GNAAS warns of dangers of laser attacks

The Great North Air Ambulance Service (GNAAS) is warning the public about the dangers of laser attacks after an air ambulance crew member was injured.

On Friday evening, a technical crew member at Yorkshire Air Ambulance became an unfortunate victim of a laser strike. The laser beam managed to hit their eye resulting in a burn on his cornea.

Thankfully he is now on the path to a full recovery, and everyone at GNAAS wishes him well, but unfortunately this incident highlights how these attacks can affect air ambulance teams and their patients.

Our critical care team have previously been targeted by lasers while flying back to their base, and in one instance while transporting a patient to hospital, which nearly led to the team aborting landing.

The incident happened on a Sunday evening, when the helicopter was carrying a critically ill patient to James Cook University Hospital in Middlesbrough. The paramedic and doctor team were battling to save a man’s life when a laser was shone into the aircraft three times as it was on its final descent.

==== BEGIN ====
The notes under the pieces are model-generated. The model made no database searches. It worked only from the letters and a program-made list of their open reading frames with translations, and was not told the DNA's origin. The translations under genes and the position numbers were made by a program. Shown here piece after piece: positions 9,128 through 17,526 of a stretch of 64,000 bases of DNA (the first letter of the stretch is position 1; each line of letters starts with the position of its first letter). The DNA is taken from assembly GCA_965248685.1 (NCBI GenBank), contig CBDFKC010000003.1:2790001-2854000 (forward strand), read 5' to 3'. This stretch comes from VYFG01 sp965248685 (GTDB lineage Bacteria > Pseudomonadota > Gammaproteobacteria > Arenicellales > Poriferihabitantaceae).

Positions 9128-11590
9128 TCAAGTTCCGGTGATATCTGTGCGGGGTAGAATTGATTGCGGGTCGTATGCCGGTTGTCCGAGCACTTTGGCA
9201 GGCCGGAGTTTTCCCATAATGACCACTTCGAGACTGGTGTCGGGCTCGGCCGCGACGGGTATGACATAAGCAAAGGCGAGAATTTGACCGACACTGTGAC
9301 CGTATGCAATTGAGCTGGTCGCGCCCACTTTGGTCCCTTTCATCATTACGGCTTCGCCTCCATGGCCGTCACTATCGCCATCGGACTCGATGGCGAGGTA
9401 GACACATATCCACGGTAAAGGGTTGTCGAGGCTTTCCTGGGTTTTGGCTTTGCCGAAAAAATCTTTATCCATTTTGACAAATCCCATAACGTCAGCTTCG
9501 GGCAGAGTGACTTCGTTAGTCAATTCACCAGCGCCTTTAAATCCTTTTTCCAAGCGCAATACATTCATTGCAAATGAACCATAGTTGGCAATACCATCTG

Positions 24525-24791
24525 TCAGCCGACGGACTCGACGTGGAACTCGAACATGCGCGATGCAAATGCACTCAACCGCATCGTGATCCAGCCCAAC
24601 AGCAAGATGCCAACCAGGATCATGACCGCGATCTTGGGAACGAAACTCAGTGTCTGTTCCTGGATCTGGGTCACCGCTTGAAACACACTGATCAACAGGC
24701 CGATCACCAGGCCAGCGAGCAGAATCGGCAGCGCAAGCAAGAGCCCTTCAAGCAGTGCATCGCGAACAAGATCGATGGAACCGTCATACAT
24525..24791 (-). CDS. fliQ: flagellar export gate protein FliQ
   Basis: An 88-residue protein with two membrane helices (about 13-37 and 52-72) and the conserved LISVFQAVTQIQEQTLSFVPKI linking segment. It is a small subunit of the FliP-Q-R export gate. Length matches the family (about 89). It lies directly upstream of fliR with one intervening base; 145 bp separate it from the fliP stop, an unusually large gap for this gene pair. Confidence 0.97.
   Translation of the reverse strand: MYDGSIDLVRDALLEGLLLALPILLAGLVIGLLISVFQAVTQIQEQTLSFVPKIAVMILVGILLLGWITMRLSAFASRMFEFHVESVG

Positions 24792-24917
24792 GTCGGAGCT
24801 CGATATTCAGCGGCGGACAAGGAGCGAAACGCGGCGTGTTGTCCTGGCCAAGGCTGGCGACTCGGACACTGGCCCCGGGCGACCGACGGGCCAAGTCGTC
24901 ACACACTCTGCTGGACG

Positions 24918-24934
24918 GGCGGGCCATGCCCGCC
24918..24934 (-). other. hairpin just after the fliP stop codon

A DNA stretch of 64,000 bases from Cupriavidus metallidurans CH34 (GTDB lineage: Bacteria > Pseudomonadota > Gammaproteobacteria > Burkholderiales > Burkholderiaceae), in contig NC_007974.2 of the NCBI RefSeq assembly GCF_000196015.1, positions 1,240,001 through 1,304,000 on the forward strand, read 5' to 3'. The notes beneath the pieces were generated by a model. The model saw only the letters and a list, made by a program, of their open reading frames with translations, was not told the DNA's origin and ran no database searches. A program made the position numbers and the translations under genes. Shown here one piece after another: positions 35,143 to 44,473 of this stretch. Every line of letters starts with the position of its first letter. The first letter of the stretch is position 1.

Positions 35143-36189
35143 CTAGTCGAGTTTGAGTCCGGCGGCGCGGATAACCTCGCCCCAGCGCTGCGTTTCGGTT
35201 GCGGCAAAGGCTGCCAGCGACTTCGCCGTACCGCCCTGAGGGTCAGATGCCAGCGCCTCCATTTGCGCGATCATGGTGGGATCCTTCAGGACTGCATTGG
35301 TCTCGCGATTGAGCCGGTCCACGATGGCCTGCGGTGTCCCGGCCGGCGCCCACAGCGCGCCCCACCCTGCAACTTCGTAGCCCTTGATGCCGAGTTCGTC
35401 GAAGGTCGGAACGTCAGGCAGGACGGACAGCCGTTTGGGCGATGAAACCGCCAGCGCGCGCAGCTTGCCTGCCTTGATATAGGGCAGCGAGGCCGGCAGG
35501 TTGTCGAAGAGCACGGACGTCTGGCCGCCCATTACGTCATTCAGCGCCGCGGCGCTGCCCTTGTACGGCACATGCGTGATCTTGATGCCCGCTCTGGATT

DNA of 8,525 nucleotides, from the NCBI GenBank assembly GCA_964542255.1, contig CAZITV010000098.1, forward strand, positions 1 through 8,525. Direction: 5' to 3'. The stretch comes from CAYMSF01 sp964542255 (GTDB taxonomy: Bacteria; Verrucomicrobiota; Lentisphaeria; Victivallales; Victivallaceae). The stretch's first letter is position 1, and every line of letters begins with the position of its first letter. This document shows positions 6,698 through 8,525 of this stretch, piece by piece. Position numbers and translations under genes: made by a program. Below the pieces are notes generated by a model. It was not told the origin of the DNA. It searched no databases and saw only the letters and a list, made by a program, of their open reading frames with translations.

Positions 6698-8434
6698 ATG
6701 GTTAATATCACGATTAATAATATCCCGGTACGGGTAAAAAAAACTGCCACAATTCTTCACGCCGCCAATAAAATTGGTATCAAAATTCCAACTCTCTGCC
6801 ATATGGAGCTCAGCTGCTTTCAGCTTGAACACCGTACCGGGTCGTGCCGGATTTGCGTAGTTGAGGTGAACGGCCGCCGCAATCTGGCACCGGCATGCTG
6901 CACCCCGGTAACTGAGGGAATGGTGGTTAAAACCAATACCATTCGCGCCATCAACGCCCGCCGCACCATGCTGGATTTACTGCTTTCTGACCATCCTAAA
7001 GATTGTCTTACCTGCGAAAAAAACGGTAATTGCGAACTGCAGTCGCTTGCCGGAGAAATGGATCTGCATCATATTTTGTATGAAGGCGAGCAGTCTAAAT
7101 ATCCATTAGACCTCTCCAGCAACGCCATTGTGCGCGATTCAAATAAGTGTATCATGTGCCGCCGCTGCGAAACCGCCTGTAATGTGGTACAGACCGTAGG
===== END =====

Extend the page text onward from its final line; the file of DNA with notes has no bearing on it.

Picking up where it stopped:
Lasers can cause temporary sight loss which can lead to the pilot losing control of the aircraft and putting themselves, the critical care team and in this case, a patient, at risk.

In response to concerns about laser pens being shone in the direction of aircraft, the Laser Misuse (Vehicles) Act came into force in December 2017, which introduced much tougher penalties for those who shine or direct a laser beam towards a vehicle or air traffic facility.

The worst offenders can now face up to five years in prison, an unlimited fine or both.

Fortunately, our critical care team hasn’t suffered any damage to their eyesight during these attacks, but every time they encounter a laser while flying, the incident is always reported to the police and aviation authorities.

If you ever witness someone using a laser pen recklessly or have any video evidence of it, we urge you to contact the police.

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